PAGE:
Takeaway: Find a purpose that’s close to your customers’ hearts. Bright Brewery knows that its customers love the outdoors – especially the mountains – so they can drive customer loyalty and engagement through the collaboration.

Patagonia x Breweries

We couldn’t make a list of sustainable brand collaborations without including the undisputed king of sustainability, Patagonia. After all, it was only last year that its founder, Yvon Chouinard, gave away the $4.4 billion company to a non-profit organisation to ensure that all of its profits are used to combat climate change and protect undeveloped land around the globe.

In 2023, through its food & beverage arm Patagonia Provisions, the company unveiled a partnership program with 11 independent craft breweries across the United States to introduce lager-style beers brewed with organic ingredients and regenerative, organic-certified Kernza®. (Kernza® is harvested from intermediate wheatgrass, a “cousin” of annual wheat that’s been grown in the USA as livestock fodder and is now being used in human food.)

Each beer is unique, exclusive to its geography and is Patagonia-branded.

So why is Patagonia interested in beer? The program aims to scale regenerative-farming practices and perennial ingredients that improve soil health, restore ecosystems and help fight the climate crisis.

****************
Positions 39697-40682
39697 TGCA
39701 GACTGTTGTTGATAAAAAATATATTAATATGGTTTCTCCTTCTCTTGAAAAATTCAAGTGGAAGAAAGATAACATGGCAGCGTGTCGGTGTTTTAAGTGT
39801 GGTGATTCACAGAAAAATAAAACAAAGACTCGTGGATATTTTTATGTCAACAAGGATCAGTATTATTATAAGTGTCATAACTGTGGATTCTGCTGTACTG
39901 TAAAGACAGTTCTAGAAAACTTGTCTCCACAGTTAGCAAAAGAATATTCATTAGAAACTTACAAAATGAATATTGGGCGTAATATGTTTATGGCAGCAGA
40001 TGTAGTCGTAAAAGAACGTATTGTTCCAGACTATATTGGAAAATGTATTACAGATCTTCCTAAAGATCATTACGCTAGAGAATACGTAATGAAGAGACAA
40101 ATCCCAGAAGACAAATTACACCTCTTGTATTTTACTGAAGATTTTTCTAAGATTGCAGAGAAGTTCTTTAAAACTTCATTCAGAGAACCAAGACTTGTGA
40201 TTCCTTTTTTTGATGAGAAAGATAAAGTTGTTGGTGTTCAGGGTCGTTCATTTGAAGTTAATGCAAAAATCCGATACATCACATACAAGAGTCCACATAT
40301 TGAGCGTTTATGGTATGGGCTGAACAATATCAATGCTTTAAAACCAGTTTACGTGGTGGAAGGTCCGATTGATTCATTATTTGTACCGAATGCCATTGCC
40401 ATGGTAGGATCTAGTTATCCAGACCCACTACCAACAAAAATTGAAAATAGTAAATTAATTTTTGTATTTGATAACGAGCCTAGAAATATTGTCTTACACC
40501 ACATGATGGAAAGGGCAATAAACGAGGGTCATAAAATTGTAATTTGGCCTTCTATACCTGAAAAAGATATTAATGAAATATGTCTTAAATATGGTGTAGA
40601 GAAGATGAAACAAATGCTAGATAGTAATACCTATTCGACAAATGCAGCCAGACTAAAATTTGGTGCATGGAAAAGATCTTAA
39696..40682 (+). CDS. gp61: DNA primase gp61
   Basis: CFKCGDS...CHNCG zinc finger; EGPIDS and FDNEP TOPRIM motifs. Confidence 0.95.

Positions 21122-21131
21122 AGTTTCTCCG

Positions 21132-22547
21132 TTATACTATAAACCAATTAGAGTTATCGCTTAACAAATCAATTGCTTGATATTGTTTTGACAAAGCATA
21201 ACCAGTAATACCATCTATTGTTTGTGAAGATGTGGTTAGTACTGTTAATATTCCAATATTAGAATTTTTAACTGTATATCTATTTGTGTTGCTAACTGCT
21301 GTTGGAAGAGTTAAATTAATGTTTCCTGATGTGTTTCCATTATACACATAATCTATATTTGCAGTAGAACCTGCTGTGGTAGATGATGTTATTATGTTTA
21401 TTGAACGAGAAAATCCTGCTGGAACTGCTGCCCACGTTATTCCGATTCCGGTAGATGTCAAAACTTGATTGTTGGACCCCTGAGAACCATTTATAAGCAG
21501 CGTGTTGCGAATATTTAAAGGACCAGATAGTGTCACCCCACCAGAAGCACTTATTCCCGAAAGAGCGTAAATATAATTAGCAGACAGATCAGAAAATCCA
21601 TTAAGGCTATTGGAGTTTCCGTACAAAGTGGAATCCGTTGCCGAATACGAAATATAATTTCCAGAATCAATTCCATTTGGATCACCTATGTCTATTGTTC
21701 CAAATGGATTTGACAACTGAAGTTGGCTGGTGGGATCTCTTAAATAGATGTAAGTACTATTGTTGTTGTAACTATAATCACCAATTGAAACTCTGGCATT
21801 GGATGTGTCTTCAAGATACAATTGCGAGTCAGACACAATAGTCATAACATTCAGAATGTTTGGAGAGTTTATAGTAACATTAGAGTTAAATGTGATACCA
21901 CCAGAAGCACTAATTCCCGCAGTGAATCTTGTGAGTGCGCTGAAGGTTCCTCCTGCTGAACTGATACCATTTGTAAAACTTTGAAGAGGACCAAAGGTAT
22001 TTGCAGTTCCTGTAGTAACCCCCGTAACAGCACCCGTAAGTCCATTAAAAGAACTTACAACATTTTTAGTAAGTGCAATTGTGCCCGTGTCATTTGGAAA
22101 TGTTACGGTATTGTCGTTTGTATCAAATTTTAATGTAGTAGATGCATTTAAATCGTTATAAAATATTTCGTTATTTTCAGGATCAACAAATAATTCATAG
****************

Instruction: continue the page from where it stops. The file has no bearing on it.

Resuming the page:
It also makes a fantastic lager.

Participating breweries will contribute 1% of their Patagonia beer sales to local non-profits supporting environmental initiatives to sweeten the partnership, with Patagonia matching these donations.

Takeaway: Go big. Why collaborate with one brand when you can bring many brands on board? If you have a clear purpose, you can maximise your results by bringing multiple brands into the partnership.

Adidas x Allbirds

What if you turned a rival into a collaborator? That’s precisely what Adidas and Allbirds did when they teamed up to do the seemingly impossible: create a running shoe with no carbon footprint.

The two companies were already on separate missions to reduce their brands’ environmental impacts, making this match perfect. Adidas used recycled plastic in its Parley for the Oceans collaborations and had already introduced a fully recyclable, closed-loop sneaker.

Meanwhile, Allbirds mainstreamed natural, renewable resources such as wool and sugar-cane and began labelling its products by their carbon output.

But then the two brands realised they could go further if they worked together.

The result was the Adizero X Allbirds 2.94 KG CO2e running shoe, which, as the name suggests, has a carbon footprint of just 2.94 kg CO2e.

While it’s not zero yet, the shoe is ahead of the competition, and the brands have paved the way for others in the industry.

Takeaway: Turning a competitor into a collaborator can speed up progress and help you take on more significant issues that you can’t tackle alone. Adidas and Allbirds are still working together to find the zero-footprint shoe.


When it comes to sustainability, there’s strength in numbers. Joining forces with a brand that matches your values can lead to incredible results for the environment and your business.

Inspired to be more sustainable? Here are 9 sustainable Australian companies to learn from and you can learn more about sustainable manufacturing here. You can also unlockthe secrets of successful brand partnerships for small businesses.